34. Roos EM, Roos HP, Lohmander LS, Ekdahl C, Beynnon BD. Knee Injury and Osteoarthritis Outcome Score (KOOS)--development of a self-administered outcome measure. J Orthop Sports Phys Ther 1998 Aug;28(2):88-96. [CrossRef] [Medline]
  35. Alviar MJ, Olver J, Brand C, Tropea J, Hale T, Pirpiris M, et al. Do patient-reported outcome measures in hip and knee arthroplasty rehabilitation have robust measurement attributes? A systematic review. J Rehabil Med 2011 Jun;43(7):572-583 [FREE Full text] [CrossRef] [Medline]
  36. Monticone M, Ferrante S, Salvaderi S, Motta L, Cerri C. Responsiveness and minimal important changes for the Knee Injury and Osteoarthritis Outcome Score in subjects undergoing rehabilitation after total knee arthroplasty. Am J Phys Med Rehabil 2013 Oct;92(10):864-870. [CrossRef] [Medline]
  37. Stratford PW, Kennedy DM, Robarts SF. Modelling knee range of motion post arthroplasty: clinical applications. Physiother Can 2010;62(4):378-387 [FREE Full text] [CrossRef] [Medline]
  38. Bade MJ, Stevens-Lapsley JE. Early high-intensity rehabilitation following total knee arthroplasty improves outcomes. J Orthop Sports Phys Ther 2011 Dec;41(12):932-941. [CrossRef] [Medline]
  39. Petterson SC, Mizner RL, Stevens JE, Raisis L, Bodenstab A, Newcomb W, et al. Improved function from progressive strengthening interventions after total knee arthroplasty: a randomized clinical trial with an imbedded prospective cohort. Arthritis Rheum 2009 Feb 15;61(2):174-183 [FREE Full text] [CrossRef] [Medline]
  40. Paxton RJ, Forster JE, Miller MJ, Gerron KL, Stevens-Lapsley JE, Christiansen CL. A Feasibility Study for Improved Physical Activity After Total Knee Arthroplasty. J Aging Phys Act 2018 Jan 01;26(1):7-13. [CrossRef] [Medline]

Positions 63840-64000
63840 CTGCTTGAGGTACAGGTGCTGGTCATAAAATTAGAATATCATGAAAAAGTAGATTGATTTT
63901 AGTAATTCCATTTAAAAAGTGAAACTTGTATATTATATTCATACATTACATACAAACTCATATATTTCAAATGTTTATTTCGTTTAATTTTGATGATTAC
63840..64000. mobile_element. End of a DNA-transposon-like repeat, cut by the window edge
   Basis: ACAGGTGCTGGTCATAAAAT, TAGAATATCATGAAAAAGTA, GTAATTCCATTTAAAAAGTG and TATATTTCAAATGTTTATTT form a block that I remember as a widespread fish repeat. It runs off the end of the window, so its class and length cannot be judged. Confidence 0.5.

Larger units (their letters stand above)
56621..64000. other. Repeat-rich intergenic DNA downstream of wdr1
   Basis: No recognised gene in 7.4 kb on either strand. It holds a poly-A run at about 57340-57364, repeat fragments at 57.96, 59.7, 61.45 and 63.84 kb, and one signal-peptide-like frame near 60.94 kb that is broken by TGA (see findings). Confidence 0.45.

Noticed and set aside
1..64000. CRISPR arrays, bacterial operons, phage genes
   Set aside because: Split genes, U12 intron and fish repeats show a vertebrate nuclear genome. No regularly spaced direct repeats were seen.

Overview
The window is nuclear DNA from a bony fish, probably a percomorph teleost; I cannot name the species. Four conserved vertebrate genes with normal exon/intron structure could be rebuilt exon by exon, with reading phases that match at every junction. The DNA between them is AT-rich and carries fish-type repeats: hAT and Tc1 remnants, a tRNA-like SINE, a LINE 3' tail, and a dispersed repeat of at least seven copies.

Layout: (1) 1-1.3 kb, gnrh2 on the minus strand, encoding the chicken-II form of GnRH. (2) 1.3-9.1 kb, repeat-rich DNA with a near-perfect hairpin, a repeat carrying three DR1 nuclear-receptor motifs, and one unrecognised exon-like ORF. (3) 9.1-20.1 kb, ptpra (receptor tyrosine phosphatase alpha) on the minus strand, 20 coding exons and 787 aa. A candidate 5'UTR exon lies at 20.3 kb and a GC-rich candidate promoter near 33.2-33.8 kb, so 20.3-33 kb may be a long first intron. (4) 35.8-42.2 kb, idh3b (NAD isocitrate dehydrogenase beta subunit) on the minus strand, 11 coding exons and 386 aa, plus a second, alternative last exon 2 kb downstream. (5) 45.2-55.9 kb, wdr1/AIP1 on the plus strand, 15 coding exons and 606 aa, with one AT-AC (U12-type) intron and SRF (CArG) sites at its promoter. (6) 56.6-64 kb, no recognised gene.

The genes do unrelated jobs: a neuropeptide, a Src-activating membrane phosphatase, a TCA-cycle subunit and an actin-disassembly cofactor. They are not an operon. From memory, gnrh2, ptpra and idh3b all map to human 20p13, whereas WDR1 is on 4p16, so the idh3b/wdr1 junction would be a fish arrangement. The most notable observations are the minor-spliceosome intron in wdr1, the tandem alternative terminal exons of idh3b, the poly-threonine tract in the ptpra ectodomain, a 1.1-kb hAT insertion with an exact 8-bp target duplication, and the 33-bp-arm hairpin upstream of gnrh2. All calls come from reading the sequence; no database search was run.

41. Bade MJ, Kohrt WM, Stevens-Lapsley JE. Outcomes before and after total knee arthroplasty compared to healthy adults. J Orthop Sports Phys Ther 2010 Sep;40(9):559-567 [FREE Full text] [CrossRef] [Medline]
  42. Mutsuzaki H, Takeuchi R, Mataki Y, Wadano Y. Target range of motion for rehabilitation after total knee arthroplasty. J Rural Med 2017 May;12(1):33-37 [FREE Full text] [CrossRef] [Medline]
  43. El Bitar YF, Illingworth KD, Scaife SL, Horberg JV, Saleh KJ. Hospital Length of Stay following Primary Total Knee Arthroplasty: Data from the Nationwide Inpatient Sample Database. J Arthroplasty 2015 Oct;30(10):1710-1715. [CrossRef] [Medline]

ASA: American Society of Anesthesiology
ADL: activities of daily living
CONSORT: Consolidated Standards of Reporting Trials
IQR: interquartile range
KOOS: Knee Osteoarthritis Outcome Scale
MCID: minimal clinically important difference
QoL: quality of life
ROM: range of motion
TKA: total knee arthroplasty
TUG: Timed Up and Go

Edited by G Eysenbach; submitted 12.12.18; peer-reviewed by R Grainger, D Pfeufer, N Bashi; comments to author 28.01.19; revised version received 30.01.19; accepted 17.02.19; published 28.02.19


©Fernando Dias Correia, André Nogueira, Ivo Magalhães, Joana Guimarães, Maria Moreira, Isabel Barradas, Maria Molinos, Laetitia Teixeira, José Tulha, Rosmaninho Seabra, Jorge Lains, Virgílio Bento. Originally published in JMIR Rehabilitation and Assistive Technology (, 28.02.2019.

This is an open-access article distributed under the terms of the Creative Commons Attribution License (, which permits unrestricted use, distribution, and reproduction in any medium, provided the original work, first published in JMIR Rehabilitation and Assistive Technology, is properly cited. The complete bibliographic information, a link to the original publication on, as well as this copyright and license information must be included.